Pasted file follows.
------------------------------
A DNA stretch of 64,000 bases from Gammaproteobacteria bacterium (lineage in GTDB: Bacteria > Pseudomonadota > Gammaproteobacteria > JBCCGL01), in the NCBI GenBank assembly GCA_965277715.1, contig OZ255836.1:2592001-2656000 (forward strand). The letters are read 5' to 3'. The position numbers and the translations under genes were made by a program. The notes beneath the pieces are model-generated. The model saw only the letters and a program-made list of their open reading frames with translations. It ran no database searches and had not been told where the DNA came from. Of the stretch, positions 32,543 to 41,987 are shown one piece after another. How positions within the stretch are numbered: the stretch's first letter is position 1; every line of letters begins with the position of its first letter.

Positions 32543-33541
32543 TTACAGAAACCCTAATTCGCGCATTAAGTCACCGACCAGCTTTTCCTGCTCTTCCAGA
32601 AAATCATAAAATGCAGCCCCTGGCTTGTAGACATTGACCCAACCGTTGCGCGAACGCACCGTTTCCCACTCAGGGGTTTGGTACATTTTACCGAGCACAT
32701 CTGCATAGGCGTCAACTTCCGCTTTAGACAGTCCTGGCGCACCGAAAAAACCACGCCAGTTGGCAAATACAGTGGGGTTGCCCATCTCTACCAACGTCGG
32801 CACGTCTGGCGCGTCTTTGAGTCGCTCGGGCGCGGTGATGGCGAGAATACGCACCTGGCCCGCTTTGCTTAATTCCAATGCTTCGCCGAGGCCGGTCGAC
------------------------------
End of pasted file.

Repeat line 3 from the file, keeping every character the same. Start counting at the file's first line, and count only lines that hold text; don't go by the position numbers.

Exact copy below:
32543 TTACAGAAACCCTAATTCGCGCATTAAGTCACCGACCAGCTTTTCCTGCTCTTCCAGA